three years. Dr. S. A. Donahoe, a di­
rector of that bank, was re-elected vice
president of the fair association. Tony
Westra, agricultural and livestock rep­
resentative of the Northwest Security
National Bank, was named to the fair
association’s executive committee.
Funding bonds in the amount of $17,000 were sold by the city of South
Sioux Falls to the Union Savings
Northwest ern Banker, December, 1948


South Dakota News

Bank. The city commission accepted
the bank’s hid of 2 per cent interest
plus a $20 premium. The bond issue
was floated to pay off indebtedness
against the municipality. It was ap­
proved in an election this fall.

He opened a bank in Hudson, South
Dakota, before founding the Loonan
Lumber Company in that towm in

W. E. Perrenoud, cashier of the
First National Bank and Trust Com­
A . Bray, assistant cashier of the pany, was re-elected to a two-year term
Northwest Security National Bank, as director of the Minnehaha Country
was re-elected illustrious grand treas­ club.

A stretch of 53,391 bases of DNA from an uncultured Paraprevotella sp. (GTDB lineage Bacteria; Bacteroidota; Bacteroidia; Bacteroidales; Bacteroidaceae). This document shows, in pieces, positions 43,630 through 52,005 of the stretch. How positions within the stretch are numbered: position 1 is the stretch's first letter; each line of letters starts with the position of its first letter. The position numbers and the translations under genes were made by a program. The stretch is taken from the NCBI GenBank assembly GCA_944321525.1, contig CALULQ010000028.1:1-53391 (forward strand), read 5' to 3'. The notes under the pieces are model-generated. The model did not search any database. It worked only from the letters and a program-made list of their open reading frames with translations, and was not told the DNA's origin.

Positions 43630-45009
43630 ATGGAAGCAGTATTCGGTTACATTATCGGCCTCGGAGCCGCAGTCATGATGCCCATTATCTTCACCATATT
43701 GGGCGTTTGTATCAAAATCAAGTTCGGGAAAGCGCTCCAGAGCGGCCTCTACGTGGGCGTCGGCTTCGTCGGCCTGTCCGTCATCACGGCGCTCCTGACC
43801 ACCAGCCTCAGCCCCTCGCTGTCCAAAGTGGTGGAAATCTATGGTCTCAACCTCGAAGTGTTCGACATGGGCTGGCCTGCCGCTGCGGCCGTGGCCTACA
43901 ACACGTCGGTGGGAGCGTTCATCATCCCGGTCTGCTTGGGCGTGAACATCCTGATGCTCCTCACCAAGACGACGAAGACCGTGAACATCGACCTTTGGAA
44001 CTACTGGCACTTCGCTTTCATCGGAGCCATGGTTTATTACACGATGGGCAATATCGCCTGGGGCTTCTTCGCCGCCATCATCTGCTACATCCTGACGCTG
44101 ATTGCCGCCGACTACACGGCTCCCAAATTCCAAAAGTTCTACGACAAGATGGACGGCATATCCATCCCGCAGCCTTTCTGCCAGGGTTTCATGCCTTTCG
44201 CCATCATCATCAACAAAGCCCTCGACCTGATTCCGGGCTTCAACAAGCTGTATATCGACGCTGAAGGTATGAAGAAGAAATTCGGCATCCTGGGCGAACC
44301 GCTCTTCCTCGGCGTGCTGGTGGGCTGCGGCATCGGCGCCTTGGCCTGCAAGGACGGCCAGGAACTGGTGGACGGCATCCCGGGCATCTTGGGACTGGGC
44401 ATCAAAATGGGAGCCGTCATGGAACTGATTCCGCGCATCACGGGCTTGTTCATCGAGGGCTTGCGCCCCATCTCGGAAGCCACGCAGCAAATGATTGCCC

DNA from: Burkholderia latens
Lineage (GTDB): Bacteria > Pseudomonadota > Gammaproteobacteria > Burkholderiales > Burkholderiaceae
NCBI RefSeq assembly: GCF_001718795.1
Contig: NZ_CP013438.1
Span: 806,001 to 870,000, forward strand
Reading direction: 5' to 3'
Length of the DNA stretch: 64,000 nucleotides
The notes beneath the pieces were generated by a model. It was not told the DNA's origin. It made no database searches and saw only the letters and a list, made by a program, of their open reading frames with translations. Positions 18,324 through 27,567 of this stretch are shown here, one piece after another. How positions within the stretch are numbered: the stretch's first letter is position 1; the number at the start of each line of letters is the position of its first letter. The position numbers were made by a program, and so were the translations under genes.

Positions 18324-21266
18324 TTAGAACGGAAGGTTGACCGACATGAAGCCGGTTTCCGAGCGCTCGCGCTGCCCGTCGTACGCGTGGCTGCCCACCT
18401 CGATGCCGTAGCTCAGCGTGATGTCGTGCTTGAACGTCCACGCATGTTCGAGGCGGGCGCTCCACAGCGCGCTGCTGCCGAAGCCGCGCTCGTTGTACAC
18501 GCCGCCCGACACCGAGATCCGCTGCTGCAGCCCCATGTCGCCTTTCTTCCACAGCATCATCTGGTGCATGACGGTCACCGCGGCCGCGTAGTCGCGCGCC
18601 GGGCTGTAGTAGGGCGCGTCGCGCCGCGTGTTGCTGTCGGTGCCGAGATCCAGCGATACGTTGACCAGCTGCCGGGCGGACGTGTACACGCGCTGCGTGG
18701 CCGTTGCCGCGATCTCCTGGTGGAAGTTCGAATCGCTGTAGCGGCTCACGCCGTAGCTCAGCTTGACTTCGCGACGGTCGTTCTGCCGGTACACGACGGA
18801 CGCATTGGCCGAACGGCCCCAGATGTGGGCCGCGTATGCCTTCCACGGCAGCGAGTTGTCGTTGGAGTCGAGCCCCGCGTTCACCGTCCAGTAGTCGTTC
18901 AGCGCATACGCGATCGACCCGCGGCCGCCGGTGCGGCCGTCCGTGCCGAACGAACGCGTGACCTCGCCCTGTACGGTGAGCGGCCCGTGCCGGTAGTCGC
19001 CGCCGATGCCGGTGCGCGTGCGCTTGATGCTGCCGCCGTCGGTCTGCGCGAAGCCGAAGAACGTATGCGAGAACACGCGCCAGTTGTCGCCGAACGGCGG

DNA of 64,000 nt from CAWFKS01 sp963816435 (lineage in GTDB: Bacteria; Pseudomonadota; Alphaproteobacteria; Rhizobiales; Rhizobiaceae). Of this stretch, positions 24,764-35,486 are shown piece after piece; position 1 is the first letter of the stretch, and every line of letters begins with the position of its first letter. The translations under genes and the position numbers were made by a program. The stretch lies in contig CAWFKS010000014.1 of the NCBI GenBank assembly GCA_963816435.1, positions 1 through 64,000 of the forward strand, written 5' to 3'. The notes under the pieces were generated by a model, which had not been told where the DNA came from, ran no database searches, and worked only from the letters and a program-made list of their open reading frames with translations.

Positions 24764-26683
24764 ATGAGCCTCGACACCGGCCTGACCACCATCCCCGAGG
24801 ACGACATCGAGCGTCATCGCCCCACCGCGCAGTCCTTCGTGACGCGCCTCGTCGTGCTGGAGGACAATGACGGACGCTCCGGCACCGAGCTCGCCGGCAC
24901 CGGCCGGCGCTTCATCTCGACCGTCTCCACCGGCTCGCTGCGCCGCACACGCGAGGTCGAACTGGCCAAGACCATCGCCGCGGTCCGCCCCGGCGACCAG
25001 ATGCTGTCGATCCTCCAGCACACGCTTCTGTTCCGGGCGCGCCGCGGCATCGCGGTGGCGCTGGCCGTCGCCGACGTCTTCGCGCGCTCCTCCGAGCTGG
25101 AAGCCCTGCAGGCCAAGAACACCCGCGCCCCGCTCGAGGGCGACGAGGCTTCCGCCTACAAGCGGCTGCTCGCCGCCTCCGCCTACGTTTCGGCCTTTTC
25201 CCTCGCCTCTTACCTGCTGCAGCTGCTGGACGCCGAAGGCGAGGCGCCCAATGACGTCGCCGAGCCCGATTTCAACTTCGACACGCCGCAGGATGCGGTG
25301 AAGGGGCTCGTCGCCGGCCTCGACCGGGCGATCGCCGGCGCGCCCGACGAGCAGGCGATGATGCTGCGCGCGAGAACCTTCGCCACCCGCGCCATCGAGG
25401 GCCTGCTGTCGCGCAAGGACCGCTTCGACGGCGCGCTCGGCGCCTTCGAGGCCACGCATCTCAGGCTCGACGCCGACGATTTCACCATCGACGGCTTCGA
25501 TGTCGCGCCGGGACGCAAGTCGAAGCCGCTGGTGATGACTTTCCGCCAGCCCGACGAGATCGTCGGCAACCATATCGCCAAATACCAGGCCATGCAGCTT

urer of the Grand Council of Royal and
Select Masons of South Dakota at its
32nd annual assembly at Aberdeen.

"Good Human Interest Stories"
“ I was very well impressed with your ar­
ticle ‘About Bankers You Know’ in the last
issue of the N orthwestern B anker .
“ These little side lights on the great and
near great are good human interest stories.”

Fred W. Thomas, President,
First National Bank, Omaha,

"Very interesting"
“ We do enjoy reading the N orthwestern
B anker each month as it is very interesting
to read the bank news from many states.”

L. E. Callahan, President,
The First State Bank,
Munich, North Dakota

(Continued from page 9)

Tom S. Harkison, president of the

National Bank of South Dakota, an­
nounced that his institution has added
a new department, known as the